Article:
US Senate panel clears plan for tighter cybersecurity

WASHINGTON (AFP) – A US Senate committee on Wednesday approved a bill to try to tighten cybersecurity to better protect US government agencies and businesses from Internet threats.

The text was unanimously approved and now moves to a full Senate vote.

“The status quo is not sustainable. We need a new model for the 21st century. We must secure America?s critical networks, innovation and competitiveness in the global market,” committee chair and cosponsorJohn Rockefeller said in a statement.

The Cybersecurity Act is a new draft of a bill introduced last year and was revised to take into account the views of more cybersecurity experts in the private sector, government and civil liberties community.

The bill would not allow the president to shut down the Internet unilaterally — a revision to address critics of the prior bill who claimed it would provide that authority.

Read more at Yahoo! News.

Software firm Red Hat 4Q profit rises 44 percent

RALEIGH, N.C. – Red Hat Inc. on Wednesday reported a 44 percent increase in its fiscal fourth-quarter profit on the back of a strong gain in subscription revenue.

The developer of Linux operating systems software earned $23.4 million, or 12 cents per share, compared with $16.2 million, or 8 cents per share, in the same period a year earlier.

Excluding one-time items, Red Hat earned 17 cents per share in the quarter, up from 15 cents per share a year earlier.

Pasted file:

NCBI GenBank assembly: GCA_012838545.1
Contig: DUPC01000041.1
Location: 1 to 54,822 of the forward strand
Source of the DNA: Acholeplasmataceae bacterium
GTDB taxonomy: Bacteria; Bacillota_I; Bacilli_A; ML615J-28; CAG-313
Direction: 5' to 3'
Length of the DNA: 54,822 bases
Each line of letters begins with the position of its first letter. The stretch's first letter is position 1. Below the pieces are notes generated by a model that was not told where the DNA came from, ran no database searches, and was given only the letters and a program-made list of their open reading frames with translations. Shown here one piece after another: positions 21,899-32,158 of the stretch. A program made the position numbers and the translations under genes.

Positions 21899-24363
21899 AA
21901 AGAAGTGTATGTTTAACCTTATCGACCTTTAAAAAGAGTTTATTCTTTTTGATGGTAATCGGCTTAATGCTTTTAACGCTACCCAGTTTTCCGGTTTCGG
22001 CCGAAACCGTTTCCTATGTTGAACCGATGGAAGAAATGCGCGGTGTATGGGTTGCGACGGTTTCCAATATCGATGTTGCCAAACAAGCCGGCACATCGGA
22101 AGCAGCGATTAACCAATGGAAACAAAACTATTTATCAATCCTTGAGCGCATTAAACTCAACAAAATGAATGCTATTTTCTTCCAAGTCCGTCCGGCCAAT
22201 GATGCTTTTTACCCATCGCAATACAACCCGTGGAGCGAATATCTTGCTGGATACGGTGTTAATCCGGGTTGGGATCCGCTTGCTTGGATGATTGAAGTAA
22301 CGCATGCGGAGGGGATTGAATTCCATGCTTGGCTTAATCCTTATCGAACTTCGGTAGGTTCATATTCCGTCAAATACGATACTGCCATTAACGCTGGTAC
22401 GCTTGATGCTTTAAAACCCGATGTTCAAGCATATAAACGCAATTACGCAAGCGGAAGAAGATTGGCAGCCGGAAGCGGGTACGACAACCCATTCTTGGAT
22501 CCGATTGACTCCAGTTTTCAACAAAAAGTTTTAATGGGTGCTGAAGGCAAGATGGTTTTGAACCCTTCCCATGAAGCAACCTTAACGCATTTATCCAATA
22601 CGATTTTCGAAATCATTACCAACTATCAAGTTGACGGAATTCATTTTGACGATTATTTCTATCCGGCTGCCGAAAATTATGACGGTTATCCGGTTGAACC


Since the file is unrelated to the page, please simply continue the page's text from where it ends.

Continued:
Red Hat’s revenue rose 18 percent to $195.9 million from $166.2 million.

Its subscription revenue rose 21 percent to $169.2 million, more than offsetting a slight decrease in training and services revenue to $26.7 million.

The company beat the expectations of analysts polled by Thomson Reuters, who on average had forecast profit of 16 cents per share for the fourth quarter on revenue of $193.2 million. Analysts typically exclude one-time items.

Read more at Yahoo! News.

AT&T sees big cash in small gizmos like dog collars

(Reporting by Sinead Carew; Editing by Gary Hill)

A wireless dog collar set to hit the market this year is just one of a plethora of new devices the telephone company hopes will catch on with U.S. consumers.

The collar could send text messages or emails to the owner of a pet when it strays outside a certain area, or the device could allow continuous tracking of the pet.

Other gadgets include a pill box that uses a wireless connection to remind people to take their medicine, e-readers, a device that tracks product pallets for shipping companies, and entertainment systems for people riding in cars.

When all these are connected to other devices or the Internet, they will connect using AT&T’s network — meaning more revenue for the company. AT&T expects they will bring in about $1 billion in annual services revenue in about five years.

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A production studio in a kit

Ej4’s Instant Video Presenter kit is winning fans among businesses that need to make Web marketing videos on the cheap.

By Diane Anderson, December 10, 2009: 3:12 PM ET

(Fortune Small Business) — In June, Missouri doctor Stuart Hoover needed to create a Web video to market his new wellness center in Springfield. He had farmed out similar video projects in the past, at a cost of thousands of dollars and weeks of waiting. This time he took a chance on a $300 product called Instant Video Presenter, from St. Louis company ej4.

He was sent a green screen to stand in front of and software that let him key in professional-looking images over that green screen. The recommended camera and lighting cost him an additional $200. In just 30 minutes his first video appeared on his new Web site, It featured Hoover in front of a (simulated) bank of monitors in a television newsroom. “I couldn’t believe how simple and precise it was,” he recalls.